For two weeks every December, the giant global climate meeting—this year with at least 70,000 delegates, lobbyists, activists, and journalists enjoying the tacky spaceport that is Dubai—provides a cascade of feelings. This year that intensity is concentrated on a sentence in the “global stocktake” section: there’s much drama around whether it will include the phrase “phaseout of fossil fuels.” This morning’s update: Canada, gentle giant of the north, has been drafted to draft the relevant sentence.

In other energy and climate news:

+A perfect example of great activism paying off. In Massachusetts, which has some of the best climate organizers on the planet, Governor Maura Healey (elected in part because of her true climate bona fides) has now made it clear that natural gas will be, what do you know, phased out in the Commonwealth. As Sabrina Shankman reported in the Globe,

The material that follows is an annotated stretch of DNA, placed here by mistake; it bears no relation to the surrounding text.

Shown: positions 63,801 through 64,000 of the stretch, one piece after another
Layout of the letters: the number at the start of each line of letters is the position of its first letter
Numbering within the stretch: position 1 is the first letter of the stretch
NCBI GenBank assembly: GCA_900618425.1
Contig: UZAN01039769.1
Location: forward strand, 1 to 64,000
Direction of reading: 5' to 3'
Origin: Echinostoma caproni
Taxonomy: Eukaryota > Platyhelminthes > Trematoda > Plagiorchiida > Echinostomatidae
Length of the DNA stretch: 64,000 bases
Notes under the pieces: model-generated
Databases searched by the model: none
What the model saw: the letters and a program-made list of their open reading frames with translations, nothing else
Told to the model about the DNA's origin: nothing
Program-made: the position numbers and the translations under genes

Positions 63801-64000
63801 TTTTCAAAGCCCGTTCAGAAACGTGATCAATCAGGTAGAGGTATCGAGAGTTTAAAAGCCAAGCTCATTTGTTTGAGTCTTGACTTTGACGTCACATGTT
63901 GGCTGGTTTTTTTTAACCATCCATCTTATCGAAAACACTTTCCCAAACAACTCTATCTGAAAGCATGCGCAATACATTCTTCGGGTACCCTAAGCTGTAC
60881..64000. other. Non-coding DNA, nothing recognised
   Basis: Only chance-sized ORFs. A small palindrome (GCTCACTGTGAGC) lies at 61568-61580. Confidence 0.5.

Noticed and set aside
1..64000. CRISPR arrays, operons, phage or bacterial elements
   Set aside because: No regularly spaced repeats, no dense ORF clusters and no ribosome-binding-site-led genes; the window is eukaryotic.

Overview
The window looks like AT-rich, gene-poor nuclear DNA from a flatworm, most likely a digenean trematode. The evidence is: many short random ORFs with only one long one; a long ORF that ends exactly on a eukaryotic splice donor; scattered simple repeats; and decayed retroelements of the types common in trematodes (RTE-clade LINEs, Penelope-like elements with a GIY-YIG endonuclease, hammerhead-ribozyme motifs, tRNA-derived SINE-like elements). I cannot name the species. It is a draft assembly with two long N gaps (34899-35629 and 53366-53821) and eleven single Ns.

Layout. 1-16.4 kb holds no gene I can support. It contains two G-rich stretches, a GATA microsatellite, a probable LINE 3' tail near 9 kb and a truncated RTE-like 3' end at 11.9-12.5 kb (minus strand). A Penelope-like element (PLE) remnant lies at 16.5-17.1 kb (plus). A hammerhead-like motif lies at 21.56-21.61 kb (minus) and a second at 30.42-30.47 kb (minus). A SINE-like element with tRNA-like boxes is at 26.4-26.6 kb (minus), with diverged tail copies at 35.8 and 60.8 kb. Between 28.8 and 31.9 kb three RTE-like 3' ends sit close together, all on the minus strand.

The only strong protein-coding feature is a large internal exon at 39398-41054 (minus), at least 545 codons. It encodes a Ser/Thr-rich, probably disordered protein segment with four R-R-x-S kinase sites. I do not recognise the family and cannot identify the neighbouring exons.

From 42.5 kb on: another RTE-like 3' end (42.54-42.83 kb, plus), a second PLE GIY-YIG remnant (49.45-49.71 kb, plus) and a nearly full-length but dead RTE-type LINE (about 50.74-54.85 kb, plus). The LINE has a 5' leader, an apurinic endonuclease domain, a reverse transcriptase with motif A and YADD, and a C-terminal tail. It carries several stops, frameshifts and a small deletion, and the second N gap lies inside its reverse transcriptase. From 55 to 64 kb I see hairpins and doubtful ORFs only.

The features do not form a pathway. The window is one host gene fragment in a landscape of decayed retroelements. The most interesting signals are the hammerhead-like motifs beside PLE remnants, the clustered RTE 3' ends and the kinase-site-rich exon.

The Massachusetts Department of Public Utilities examined, and ultimately rejected, proposals from the utilities to meet the state’s climate objectives by replacing natural gas with so-called renewable natural gas, typically methane captured from organic materials, like landfills or livestock operations.

The DPU found that option costly, in short supply, and not a clear climate fix, though it said it may be the best option for certain industries where it’s hardest to find an alternative to natural gas.

Climate and clean energy advocates cheered the news. “This is potentially the most transformational climate decision in Massachusetts history,” said Kyle Murray, Massachusetts program director at the clean energy advocacy group the Acadia Center.

To read the full article from the Crucial Years, click here.